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  • (soft ambient music)

  • - [Narrator] As a global health emergency is taking hold,

  • America is moving forward

  • with its crucial once-a-decade census.

  • In March, the Census Bureau said an employee tested positive

  • for the new coronavirus.

  • The worker didn't have contact with the public,

  • but the incident is reinforcing the bureau's need

  • to collect information over the internet.

  • This isn't the bureau's only challenge

  • as it collects surveys.

  • The 2020 census has been on

  • the Government Accountability Office's watch list

  • for three years.

  • Those concerns, combined with pandemic-driven impediments,

  • could make 2020's count more difficult to execute,

  • but the count must move forward

  • because it is a foundational part of American governance.

  • - The census is very important

  • because it is the foundation of how political power

  • is distributed in this country.

  • And so, it's important to be counted,

  • and it's not just that people be included

  • but be included where they reside

  • so that political power can be equitably distributed

  • or accurately distributed.

  • - [Narrator] Here's how the new dynamics

  • are reshaping 2020's count.

  • This year, most households received a letter

  • rather than a complete census form in the mail.

  • - This is the first census in which there'll be

  • a widespread option to respond over the internet.

  • - [Narrator] That's because the census

  • wanted to move toward online response.

  • In light of the new coronavirus,

  • the bureau's reemphasizing the need to respond online

  • or by phone or by mail

  • without having to meet a census-taker.

  • This is the safest way to answer the census,

  • and that could prove crucial as the country hunkers down

  • to increase social distance

  • and limit the spread of the virus.

  • Online response will limit the amount

  • of in-person enumeration needed to count everyone,

  • which relates to another major challenge

  • facing 2020's census: staffing.

  • Staffing has been an ongoing area of concern

  • at the Census Bureau.

  • That problem becomes most visible at the local level.

  • - One of the things that's very important

  • is to look at the census down at almost a granular level,

  • a very local level.

  • That's what's gonna make or break the census.

  • - [Narrator] Only about two-thirds of the country

  • responded to the initial prompt for the 2010 census,

  • and those numbers vary at the local level.

  • For example, about 74% of Minnesotans

  • responded to the census's first request,

  • but some counties in the state had response rates below 40%.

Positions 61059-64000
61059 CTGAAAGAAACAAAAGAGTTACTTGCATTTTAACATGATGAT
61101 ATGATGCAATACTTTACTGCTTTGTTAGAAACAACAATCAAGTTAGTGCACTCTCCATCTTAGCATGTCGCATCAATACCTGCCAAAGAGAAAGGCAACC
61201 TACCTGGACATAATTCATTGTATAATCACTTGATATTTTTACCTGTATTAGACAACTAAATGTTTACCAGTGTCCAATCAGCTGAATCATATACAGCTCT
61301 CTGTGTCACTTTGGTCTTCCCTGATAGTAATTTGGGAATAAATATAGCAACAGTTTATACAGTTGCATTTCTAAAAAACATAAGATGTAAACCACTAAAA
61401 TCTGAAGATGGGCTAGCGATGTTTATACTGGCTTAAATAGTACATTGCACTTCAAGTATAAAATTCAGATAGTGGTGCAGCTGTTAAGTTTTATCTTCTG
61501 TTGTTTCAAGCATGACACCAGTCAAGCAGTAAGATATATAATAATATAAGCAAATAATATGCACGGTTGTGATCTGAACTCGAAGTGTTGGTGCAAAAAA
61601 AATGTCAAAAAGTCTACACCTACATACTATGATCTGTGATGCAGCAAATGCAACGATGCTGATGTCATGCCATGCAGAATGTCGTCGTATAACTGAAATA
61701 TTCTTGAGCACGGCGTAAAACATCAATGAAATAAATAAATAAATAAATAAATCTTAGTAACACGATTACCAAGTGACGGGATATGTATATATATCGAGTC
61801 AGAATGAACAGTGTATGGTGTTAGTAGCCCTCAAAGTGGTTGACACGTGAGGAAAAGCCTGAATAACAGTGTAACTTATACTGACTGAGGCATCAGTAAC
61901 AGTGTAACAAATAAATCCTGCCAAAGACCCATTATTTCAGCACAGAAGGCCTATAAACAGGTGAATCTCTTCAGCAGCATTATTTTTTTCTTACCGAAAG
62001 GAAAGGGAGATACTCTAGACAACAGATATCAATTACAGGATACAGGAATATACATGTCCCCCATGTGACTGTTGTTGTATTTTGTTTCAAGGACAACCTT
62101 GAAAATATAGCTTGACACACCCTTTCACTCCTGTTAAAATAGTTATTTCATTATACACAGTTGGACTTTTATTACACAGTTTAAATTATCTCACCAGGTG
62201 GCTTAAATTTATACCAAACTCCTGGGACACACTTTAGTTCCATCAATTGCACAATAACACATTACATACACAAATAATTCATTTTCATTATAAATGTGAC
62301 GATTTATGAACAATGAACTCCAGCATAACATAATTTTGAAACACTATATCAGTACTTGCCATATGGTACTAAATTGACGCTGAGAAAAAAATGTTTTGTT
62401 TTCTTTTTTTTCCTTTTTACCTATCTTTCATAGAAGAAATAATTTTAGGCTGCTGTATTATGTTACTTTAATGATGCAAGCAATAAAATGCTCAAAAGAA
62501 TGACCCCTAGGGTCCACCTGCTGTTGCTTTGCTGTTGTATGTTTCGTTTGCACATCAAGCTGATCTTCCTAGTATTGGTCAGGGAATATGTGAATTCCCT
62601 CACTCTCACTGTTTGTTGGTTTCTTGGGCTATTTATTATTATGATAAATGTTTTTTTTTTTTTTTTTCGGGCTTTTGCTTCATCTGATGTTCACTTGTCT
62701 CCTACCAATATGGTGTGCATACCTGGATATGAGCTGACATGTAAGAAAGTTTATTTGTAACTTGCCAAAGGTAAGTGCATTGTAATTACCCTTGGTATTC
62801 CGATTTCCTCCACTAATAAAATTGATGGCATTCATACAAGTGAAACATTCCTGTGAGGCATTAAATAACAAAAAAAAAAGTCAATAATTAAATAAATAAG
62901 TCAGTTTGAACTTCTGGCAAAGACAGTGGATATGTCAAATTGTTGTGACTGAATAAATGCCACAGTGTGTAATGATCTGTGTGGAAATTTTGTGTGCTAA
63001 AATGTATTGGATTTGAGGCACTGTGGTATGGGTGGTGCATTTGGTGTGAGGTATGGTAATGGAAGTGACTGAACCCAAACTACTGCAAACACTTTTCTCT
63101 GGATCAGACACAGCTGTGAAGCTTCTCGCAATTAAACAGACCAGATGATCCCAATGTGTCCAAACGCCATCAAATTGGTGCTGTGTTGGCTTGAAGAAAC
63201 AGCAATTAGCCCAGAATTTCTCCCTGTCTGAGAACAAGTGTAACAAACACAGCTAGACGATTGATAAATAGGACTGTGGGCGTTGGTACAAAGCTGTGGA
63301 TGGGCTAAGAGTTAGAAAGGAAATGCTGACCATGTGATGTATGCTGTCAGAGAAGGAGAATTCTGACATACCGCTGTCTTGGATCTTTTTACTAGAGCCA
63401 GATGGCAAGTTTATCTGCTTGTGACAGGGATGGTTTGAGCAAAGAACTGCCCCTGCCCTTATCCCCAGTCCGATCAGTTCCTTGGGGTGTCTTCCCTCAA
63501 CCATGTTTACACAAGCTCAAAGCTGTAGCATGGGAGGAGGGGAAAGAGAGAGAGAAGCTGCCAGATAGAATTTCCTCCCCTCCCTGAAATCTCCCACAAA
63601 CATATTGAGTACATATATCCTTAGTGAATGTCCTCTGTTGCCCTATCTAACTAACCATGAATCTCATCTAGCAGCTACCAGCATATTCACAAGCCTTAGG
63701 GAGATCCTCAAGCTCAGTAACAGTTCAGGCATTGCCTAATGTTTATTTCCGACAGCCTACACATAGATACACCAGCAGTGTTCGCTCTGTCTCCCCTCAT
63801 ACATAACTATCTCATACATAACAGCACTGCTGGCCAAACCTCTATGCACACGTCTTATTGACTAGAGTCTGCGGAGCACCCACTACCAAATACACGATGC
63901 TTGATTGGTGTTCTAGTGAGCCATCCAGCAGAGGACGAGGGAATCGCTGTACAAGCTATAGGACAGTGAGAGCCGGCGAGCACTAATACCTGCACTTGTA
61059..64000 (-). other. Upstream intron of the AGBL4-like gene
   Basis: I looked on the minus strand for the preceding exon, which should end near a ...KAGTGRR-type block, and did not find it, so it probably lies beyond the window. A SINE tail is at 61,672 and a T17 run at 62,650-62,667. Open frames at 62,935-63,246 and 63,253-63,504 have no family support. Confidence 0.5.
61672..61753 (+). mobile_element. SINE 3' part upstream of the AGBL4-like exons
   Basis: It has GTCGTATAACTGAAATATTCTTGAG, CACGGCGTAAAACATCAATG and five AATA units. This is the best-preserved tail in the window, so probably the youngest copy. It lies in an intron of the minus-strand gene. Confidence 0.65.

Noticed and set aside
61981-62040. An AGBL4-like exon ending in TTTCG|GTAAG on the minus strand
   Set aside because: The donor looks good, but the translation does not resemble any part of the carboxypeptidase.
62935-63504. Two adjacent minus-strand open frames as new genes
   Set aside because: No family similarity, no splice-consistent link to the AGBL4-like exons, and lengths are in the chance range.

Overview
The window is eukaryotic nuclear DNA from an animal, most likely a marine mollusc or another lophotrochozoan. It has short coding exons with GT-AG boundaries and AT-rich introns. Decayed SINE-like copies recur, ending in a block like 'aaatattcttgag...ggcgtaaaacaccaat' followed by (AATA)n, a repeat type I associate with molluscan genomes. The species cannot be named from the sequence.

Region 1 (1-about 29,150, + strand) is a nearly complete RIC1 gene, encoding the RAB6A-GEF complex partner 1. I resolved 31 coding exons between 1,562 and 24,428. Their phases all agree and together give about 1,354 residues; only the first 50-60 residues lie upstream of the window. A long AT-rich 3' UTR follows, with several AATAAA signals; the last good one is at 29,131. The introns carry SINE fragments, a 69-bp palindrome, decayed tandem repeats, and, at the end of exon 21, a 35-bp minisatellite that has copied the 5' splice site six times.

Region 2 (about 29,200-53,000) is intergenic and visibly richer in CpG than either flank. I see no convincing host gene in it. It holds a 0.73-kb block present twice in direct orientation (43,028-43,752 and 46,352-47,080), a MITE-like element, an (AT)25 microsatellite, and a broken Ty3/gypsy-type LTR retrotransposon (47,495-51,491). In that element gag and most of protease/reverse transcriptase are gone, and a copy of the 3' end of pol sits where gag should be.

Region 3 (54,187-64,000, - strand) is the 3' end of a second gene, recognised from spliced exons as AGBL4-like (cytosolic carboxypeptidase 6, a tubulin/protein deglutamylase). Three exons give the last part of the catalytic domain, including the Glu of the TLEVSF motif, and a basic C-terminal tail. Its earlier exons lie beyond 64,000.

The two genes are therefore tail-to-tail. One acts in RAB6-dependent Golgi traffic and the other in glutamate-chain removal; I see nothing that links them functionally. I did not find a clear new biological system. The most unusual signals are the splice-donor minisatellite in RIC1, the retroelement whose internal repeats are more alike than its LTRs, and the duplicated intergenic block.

• Lower response rates mean that the Census Bureau

  • needs to send temporary workers to knock on doors

  • and request responses in person.

  • But the need to increase social distance

  • will make it harder to send field workers out

  • to track hard-to-reach populations

  • and others who don't respond.

  • For months, the Census Bureau struggled

  • to recruit enough temporary workers.

  • The GAO issued this chart in February

  • to show how far behind the bureau had fallen.

  • The Census Bureau disputed those findings,

  • saying that they effectively met their staffing goals,

  • but the bureau will still have to deal with

  • falling response rates.

  • That's because Americans in general

  • have become less likely to answer surveys.

  • - Each census that I've been involved with,

  • the bureau assumes a lower mail response rate

  • than they received in the preceding census,

  • in part because of just the complexity of counting people

  • in various living arrangements,

  • but in part because of reduction in trust.

  • - [Narrator] Which brings us to a third major challenge

  • facing 2020's census: trust.

  • In 2019, the Republican National Committee

  • sent a 2020 Congressional District Census

  • to a number of households.

  • It was not an official census.

  • The document asks about political preferences

  • and preferred news sources,

  • none of which are asked on the official census.

  • The questionnaire was also much longer

  • than the official census and asked respondents

  • to donate money to process the document.

  • As recently as March, the Trump campaign

  • promoted the misleading prompt on Facebook.

  • Facebook later removed the ads,

  • citing the company's census interference policy.

  • But experts say that the lingering effects

  • of confusing documents like this

  • could further depress response rates in the country.

  • Census forms started arriving in mailboxes in mid-March.

  • The bureau must report results to Congress

  • no later than December of 2020.

  • Some response timetables could be shaken up

  • as the bureau monitors the situation

  • and takes new guidance from public health authorities.

  • (soft ambient music)

(soft ambient music)

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B2 中上級 新型コロナウイルス 新型肺炎 COVID-19

コロナウイルスが国勢調査をさらに困難にしている理由|WSJ (Why Coronavirus Is Making the Census Even More Challenging | WSJ)

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    day に公開 2021 年 01 月 14 日
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